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Case Facts / Summary - Mr. Ingram and Mr Christmas were partners in a firm called ` Merry`s `.

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Introduction

Case Facts / Summary Mr. Ingram and Mr Christmas were partners in a firm called ` Merry`s `. Ingram retired in 1947, effectively dissolving the partnership. Christmas promised to give notice of this to those dealing with firm. No advert placed in London Gazette but new notepaper printed omitting retired partner's name. In 1948, Merry`s ordered goods from Tower Cabinet using a piece of `old` notepaper with Ingram's ( retired partner ) name on it. Christmas signed it ` Manager `. Tower Cabinet had never dealt with Merry`s before. The price was never paid so Tower Cabinets obtained judgement against Merry`s. In accordance with the laws of Agency at that time * Merry`s could choose one ( but only one ) of the partners ( agents ) to pursue. They sought to enforce it against Ingram saying that he ( Ingram ) was liable under Partnership Act 1890 and most specifically under following sections of the Act ; section 14 ( 1 )( i.e. "holding out" ) section 36 ss 1(i.e. treated as an "apparent" member / partner of firm) ...read more.

Middle

" As this was Tower Cabinet's first transaction with Ingram, which had occurred over eight months after his retirement, it could not be argued that the third party had any previous knowledge or information that Ingram had been a partner of the firm. Apparent in section 36(3) meant " appeared to be members to persons dealing with the firm " Therefore " apparent" could not apply to members who were not known to the person ( third party ) concerned to be a partner of the firm. This latter principal was applied in this case as Ingram was not known by Merry`s prior to his retirement and there was no holding out. The case of Graham v Hope ( 1792 ) Peake 208 set out that, in the case of persons dealing with the firm to whom the retiring partner was not known as a partner, no notice is necessary. However if Tower Cabinet had dealt with Mr Ingram previously as a partner of Merry`s and had not received adequate notice of his retrial they could have sought to rely upon the fact that they had acted in good faith therein binding the partnership. ...read more.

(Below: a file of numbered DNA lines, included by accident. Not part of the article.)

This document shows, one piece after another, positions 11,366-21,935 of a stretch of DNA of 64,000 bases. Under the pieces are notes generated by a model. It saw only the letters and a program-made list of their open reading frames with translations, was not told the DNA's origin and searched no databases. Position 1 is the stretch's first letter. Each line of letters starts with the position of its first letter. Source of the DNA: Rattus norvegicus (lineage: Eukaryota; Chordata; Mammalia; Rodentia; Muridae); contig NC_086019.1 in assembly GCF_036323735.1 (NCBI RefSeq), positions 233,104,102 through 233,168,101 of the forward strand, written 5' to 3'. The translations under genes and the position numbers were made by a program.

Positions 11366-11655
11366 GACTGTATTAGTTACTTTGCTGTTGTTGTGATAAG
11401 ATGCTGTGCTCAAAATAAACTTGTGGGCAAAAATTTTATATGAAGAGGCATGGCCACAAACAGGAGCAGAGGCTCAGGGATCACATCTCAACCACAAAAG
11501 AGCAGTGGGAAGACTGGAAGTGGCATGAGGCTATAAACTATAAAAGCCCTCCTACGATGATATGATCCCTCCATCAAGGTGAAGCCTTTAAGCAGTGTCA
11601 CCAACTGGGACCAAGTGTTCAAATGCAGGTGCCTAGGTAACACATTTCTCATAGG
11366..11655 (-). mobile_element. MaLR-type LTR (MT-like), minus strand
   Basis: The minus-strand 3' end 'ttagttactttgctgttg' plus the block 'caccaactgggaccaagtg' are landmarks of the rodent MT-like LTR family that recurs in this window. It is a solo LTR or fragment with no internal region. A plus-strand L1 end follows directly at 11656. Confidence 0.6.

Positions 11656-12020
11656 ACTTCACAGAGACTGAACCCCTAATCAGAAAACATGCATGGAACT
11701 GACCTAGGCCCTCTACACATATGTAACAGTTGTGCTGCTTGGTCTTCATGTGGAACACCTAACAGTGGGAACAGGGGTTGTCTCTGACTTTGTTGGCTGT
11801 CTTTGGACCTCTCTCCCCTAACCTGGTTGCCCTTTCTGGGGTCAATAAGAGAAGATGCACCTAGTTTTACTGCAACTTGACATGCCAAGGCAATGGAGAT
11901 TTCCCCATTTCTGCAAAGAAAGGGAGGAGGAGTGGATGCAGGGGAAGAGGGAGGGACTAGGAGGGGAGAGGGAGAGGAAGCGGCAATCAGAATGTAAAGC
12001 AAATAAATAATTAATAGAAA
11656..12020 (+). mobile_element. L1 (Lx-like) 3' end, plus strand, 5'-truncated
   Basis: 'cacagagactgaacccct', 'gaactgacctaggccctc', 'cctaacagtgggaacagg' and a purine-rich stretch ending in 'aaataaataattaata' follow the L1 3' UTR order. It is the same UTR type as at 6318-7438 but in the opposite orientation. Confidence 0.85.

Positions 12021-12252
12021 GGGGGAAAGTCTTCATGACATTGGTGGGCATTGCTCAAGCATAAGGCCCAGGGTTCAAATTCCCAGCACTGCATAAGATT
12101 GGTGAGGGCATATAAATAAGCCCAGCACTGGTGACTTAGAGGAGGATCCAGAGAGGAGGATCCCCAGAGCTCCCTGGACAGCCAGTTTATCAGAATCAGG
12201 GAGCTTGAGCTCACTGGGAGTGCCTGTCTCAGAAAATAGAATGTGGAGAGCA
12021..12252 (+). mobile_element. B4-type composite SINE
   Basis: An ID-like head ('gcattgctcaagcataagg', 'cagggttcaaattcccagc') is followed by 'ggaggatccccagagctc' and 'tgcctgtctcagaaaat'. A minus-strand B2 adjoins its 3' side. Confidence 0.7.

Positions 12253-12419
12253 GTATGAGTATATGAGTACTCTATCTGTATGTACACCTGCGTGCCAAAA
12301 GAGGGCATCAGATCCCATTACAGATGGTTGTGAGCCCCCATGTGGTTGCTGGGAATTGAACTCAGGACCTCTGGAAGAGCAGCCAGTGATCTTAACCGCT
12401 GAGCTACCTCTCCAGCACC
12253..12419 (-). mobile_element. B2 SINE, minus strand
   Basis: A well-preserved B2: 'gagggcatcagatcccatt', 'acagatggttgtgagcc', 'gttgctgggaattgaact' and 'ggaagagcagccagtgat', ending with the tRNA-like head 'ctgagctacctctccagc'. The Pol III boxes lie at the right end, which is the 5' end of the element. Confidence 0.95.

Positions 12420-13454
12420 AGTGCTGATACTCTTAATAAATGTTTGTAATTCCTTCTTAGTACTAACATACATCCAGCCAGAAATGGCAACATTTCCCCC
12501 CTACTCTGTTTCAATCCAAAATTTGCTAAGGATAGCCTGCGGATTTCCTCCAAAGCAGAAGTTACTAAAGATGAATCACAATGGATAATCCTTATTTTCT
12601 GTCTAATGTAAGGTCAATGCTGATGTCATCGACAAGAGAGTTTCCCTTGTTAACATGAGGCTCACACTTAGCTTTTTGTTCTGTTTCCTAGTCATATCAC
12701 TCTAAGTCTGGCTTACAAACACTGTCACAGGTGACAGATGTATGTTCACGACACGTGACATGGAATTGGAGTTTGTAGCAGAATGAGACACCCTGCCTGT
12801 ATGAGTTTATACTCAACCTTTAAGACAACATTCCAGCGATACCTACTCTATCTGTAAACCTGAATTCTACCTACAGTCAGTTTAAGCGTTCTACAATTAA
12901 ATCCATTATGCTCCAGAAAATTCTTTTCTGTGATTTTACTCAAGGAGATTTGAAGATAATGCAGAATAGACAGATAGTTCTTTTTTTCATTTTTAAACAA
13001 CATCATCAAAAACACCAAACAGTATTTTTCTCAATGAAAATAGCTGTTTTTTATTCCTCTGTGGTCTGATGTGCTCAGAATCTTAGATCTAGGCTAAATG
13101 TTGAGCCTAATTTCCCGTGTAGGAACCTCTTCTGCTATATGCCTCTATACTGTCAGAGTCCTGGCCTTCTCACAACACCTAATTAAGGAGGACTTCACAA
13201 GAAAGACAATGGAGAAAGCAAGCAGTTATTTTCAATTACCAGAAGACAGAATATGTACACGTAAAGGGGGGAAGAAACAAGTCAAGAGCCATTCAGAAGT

Conclusion

Another affect of this case applies to retired partners who die in that there are obvious implications for the estate of the deceased in that definition of "apparent" would dictate if the estate could be held liable or not. The principals and judgement expounded in the case of Tower Cabinets Ltd v Ingram [1949]2 KB 397 remains central to present day partnership law and it has served to clarify and strengthen the Partnership Act 1890. Bobliography / Points of reference Nocole Busby, Bryan Clark, Richard Mays, Roderick Paisley and Paul Spink. ( 2000 ), Scots Law, A Students Guide Ann Holmes and David Kelly, ( 1997 ), Business Law, second edition Professor Ivamy, ( 1981 ) , Underhill`s Principles of the Law of Partnership. Nicole Busby ( 2001 ), Business Law II, The Law of business organisations, 43L2 & 4L92, Course Manual, Spring Sumester 2002. Internet Resources www.westlaw.com Tower Cabinet Co. Ltd v Ingram ( 1949 ) 2 KB 397 ; [ 1949 ] 1 All ER 1033 1 43L2, Asignment #1, Submission date; 26th April 2002. ...read more.

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